SAN FRANCISCOThe antiangiogenesis drug recombinant human
endostatin (rHE) shows evidence of safety, biologic activity, and antitumor
activity in the setting of phase I trials, Roy S. Herbst, MD, PhD, said at the
37th Annual Meeting of the American Society of Clinical Oncology (ASCO) in San
A phase I study of recombinant human angiostatin (rHA),
presented at ASCO by researchers from Thomas Jefferson University Hospital, has
shown the safety of that antiangiogenesis agent in patients with advanced
cancer, as well as evidence of decreased tumor vascularity. Both agents are
being developed by EntreMed, Inc., of Rockville, Maryland.
Dr. Herbst, chief, Section of Thoracic Oncology, and assistant
professor of medicine and cancer biology, M.D. Anderson Cancer Center, said
that endostatin was well tolerated; that biopsies suggested tumor cell
apoptosis increased with dose; and that imaging studies showed a significant
reduction in blood flow with increasing doses, along with some evidence of
decreased tumor metabolism.
"This drug is clearly safe, and, yes, we can deliver it to
the blood at levels that are consistent with activity," Dr. Herbst said.
"And we are seeing some interesting trends in evaluation of apoptosis
induction in tumor tissue, but this needs to be pursued further in new
Endostatin has previously been shown to induce tumor dormancy
and complete tumor regression in animals. Possible mechanisms of action include
induction of apoptosis or interference with motility of endothelial cells.
In the phase I study reported by Dr. Herbst, one of several
endostatin phase I experiences reported at ASCO, the agent was given as an IV
infusion over 20 minutes daily, at seven dose levels up to 600 mg/m2.
Twenty-five patients with solid tumors went on study, including 31% with
melanoma and 19% with sarcoma. Most patients had undergone multiple previous
regimens (as many as 10).
No grade 3-4 toxicities were observed. The most common adverse
event was line infection "because we are giving the IV over 20 minutes
every day," he said.
Pharmacokinetic analysis showed a dose-linear response.
Investigators estimated that patients on the 300 mg/m2 dose level or
above reached the AUC associated with endostatin activity from preclinical
studies. Terminal half-life of endostatin was 10.6 hours.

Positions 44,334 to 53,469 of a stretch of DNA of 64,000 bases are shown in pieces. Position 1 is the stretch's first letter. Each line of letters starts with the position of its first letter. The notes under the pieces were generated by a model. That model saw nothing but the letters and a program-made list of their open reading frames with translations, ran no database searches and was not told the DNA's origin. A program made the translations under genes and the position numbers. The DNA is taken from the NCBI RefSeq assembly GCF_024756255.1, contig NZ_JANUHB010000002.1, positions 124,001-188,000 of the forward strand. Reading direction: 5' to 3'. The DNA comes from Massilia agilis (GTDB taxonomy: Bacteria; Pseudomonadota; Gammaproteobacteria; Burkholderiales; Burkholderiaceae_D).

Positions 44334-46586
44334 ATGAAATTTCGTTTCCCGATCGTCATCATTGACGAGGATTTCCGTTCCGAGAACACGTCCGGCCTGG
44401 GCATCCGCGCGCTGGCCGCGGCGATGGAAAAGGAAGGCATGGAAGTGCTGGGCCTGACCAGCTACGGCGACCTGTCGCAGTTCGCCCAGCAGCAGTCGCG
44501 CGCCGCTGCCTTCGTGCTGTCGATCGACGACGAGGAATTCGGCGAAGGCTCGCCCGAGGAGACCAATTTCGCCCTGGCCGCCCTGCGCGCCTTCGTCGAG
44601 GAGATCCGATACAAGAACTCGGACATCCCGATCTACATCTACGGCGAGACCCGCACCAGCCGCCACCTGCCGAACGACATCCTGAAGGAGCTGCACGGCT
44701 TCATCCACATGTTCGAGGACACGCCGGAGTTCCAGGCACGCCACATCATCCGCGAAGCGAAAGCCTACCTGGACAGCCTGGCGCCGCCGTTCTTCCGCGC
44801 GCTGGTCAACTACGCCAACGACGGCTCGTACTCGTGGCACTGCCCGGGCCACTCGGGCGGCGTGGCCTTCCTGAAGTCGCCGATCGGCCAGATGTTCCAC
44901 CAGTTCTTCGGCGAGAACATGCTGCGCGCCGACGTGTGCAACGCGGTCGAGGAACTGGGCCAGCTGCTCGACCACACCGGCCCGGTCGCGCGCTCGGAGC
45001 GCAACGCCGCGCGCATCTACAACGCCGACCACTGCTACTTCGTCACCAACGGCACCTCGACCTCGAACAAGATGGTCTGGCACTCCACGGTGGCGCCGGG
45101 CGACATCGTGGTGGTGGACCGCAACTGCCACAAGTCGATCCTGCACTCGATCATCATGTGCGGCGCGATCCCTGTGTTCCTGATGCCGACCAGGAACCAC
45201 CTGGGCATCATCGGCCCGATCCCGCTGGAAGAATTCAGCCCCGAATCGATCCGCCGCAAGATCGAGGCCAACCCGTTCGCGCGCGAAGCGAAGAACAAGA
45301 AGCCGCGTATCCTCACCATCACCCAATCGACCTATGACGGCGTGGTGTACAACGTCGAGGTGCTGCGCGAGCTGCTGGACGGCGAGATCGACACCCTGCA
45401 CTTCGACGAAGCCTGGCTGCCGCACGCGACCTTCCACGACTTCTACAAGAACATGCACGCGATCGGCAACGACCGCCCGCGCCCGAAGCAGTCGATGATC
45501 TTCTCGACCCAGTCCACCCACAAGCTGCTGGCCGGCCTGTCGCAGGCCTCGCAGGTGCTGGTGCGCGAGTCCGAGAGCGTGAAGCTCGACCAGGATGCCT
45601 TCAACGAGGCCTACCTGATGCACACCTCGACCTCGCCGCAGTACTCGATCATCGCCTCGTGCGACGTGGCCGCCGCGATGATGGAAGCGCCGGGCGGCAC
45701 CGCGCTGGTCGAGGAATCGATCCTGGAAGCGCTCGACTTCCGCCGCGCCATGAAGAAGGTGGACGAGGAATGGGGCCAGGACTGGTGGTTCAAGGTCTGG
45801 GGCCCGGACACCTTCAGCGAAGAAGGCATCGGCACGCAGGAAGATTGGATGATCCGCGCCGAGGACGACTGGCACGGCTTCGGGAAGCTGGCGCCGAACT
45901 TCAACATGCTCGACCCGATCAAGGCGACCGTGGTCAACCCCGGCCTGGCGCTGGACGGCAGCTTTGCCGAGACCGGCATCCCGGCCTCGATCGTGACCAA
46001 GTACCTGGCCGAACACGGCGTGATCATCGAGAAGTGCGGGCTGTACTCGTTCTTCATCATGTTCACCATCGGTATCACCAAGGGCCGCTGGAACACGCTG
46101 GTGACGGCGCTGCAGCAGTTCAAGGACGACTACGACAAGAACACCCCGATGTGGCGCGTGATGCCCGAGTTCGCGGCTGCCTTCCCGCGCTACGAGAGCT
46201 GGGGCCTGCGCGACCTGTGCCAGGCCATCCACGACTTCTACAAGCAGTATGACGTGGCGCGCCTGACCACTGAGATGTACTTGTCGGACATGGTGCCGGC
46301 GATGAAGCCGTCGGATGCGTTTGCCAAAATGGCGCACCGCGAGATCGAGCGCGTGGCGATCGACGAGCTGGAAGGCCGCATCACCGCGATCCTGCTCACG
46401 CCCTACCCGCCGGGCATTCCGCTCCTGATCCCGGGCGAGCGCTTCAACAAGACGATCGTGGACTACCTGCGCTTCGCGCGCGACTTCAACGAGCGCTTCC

Median time on study was 69 days, with median time to
progression of 49 days. One patient, a 58-year-old man with recurrent melanoma
who had undergone six prior chemotherapy regimens, remained on study for 15
months. After only 2 months on endostatin, his tumor burden had grown by nearly
100%; however, his tumors then stabilized and remained stable for 1 year, with
no evidence of new lesions. "This man had some evidence of activitynot
a true response but certainly good, stable disease," Dr. Herbst said.
"One lesion on the chin actually regressed to some extent."
Tumor regression was noted in a patient with a large mandibular
synovial cell sarcoma, dosed at the 300 mg/m2 level. While the
regression could have qualified as a partial response, another tumor grew
during the same period, giving this patient a mixed response. Interestingly,
this case pointed out the potential heterogeneity of response to antiangiogenic
drugs, even among different tumors in a single patient.
Blood Flow Decreased
Positron emission tomography (PET) scans were used to measure
blood flow and glucose uptake after 4 and 8 weeks of treatment in as many as
three tumors per patient. Percent decrease in blood flow was higher with
increasing endostatin doses (P = .002). There was also a trend toward a
decrease in tumor metabolism with increasing dose, a finding that did not reach
In one woman with breast cancer, imaging showed that a tumor
that grew in size during the study also had a 27% increase in glucose
metabolism and a 36% increase in blood flow. By contrast, in the patient with
synovial cell sarcoma, the mandibular lesion that responded showed a decrease
in glucose metabolism of 15% and in blood flow of 28% at 56 days.
Interestingly, in another patient, a 77-year-old woman with
recurrent melanoma, a tumor that grew in size actually showed a decrease in
glucose metabolism and blood flow.
Investigators attempted to look at endothelial cell apoptosis
in tumor tissue using laser-scanning cytometry. There was a trend in favor of
increasing endothelial cell apoptosis in patients at 8-week biopsy (P =
Next, investigators plan to look at continuous infusion of
endostatin based on data from animal models suggesting this would be more
effective. At ASCO, J. Paul Eder, MD, of Dana-Farber Cancer Institute, reported
that continuous infusion is an acceptable route of administration for
Dr. Herbst said the "best use" of endostatin would
likely be in combination with radiation therapy, chemotherapy, or possibly
other antiangiogenic agents "once we learn more in the laboratory about
what to do."